Cathay Pacific A350 Business Class Breakfast Card
Takeoff from Zurich Airport
As far as I could tell the flight was relatively full, and every seat in the forward business class cabin was taken. There were quite a few families in business class, and a couple of young children were seated in front of me (the little boy sharing an aisle with me was cute, occasionally walked over to my seat but was never loud or obtrusive, and was only a vessel to show how awesome the crew on this flight was – more on that later).
Since I was seated right in front of door L2, I was in earshot of Van, the inflight service manager, enthusiastically welcoming everyone who boarded, and directing them towards the left and right aisles. What an asset to the Cathay Pacific team – more on him later.
Boarding was finished at 11:50 AM, five minutes ahead of our scheduled departure. Captain Matyas came onto the PA to announce our flying time of 10 hours and 59 minutes (incorrectly translated during the Cantonese translation as 11 hours and 59 minutes), and noted smooth flying conditions. He mentioned that our plane would have to be de-iced, and warned us of a potential unusual smell throughout the cabin, which he reassured would be nothing concerning.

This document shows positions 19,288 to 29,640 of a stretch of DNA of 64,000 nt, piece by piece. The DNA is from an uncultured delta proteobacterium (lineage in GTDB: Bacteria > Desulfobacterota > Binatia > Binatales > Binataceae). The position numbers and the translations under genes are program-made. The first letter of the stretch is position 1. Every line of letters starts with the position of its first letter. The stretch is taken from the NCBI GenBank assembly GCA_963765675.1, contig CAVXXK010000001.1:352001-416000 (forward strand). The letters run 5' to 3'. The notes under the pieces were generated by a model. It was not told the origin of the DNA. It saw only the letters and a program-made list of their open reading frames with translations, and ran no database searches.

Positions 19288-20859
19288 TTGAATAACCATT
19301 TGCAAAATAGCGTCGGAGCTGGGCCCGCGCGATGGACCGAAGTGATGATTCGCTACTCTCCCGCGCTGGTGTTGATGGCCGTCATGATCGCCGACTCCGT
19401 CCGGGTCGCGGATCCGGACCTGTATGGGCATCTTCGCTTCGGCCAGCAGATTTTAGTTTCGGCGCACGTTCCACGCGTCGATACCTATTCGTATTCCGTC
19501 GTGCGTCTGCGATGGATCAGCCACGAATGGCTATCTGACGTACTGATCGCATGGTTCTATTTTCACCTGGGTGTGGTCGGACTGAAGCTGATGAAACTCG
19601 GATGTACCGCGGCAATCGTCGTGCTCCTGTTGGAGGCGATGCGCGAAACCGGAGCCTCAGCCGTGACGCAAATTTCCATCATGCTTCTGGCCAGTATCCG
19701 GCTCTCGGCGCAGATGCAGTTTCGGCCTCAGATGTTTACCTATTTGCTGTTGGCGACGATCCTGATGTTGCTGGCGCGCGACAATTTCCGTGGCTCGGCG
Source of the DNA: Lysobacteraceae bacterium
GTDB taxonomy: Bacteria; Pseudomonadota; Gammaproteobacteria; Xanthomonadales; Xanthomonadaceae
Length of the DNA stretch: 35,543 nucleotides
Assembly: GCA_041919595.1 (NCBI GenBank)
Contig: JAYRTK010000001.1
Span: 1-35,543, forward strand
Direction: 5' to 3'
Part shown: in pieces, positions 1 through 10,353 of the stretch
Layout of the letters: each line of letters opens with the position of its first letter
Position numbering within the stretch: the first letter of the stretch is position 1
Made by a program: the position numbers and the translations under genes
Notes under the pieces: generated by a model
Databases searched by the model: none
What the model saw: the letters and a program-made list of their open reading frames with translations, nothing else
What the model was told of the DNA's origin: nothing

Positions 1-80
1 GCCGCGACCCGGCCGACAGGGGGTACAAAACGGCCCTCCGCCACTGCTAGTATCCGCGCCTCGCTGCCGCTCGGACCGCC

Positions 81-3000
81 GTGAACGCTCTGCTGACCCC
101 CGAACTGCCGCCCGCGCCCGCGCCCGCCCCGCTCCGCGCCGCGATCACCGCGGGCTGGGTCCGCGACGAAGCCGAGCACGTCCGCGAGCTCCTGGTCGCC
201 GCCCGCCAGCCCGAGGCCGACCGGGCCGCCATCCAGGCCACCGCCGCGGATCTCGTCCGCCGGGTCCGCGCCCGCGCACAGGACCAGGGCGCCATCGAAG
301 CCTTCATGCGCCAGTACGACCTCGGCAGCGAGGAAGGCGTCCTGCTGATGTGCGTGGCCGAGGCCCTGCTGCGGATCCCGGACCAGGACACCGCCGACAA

The below photo was taken just after pushback. Cathay Pacific’s A350 wingtips are green, though you wouldn’t be able to tell based on the below photo, given the extent of snow that had fallen onto the aircraft.
Snow-covered Wing and United 767
At this point the safety video was screened.
Cathay Pacific A350 Business Class Safety Video
Cathay Pacific’s Zurich flight is a twice-weekly service at the moment, so the plane actually sits in Zurich for ~30 hours while the crew has their break. Between this and the condition of the plane’s exterior, I knew coming in that we’d have to be de-iced (I could see large chunks of ice running down my window once we’d pushed back).
We had to wait to be de-iced, and the captain let us know that he’d come back with latest updates, including an updated arrival time. We ended up pulling out of gate E47 at about 12:30 PM, and were brought to a remote stand, where the de-icing began.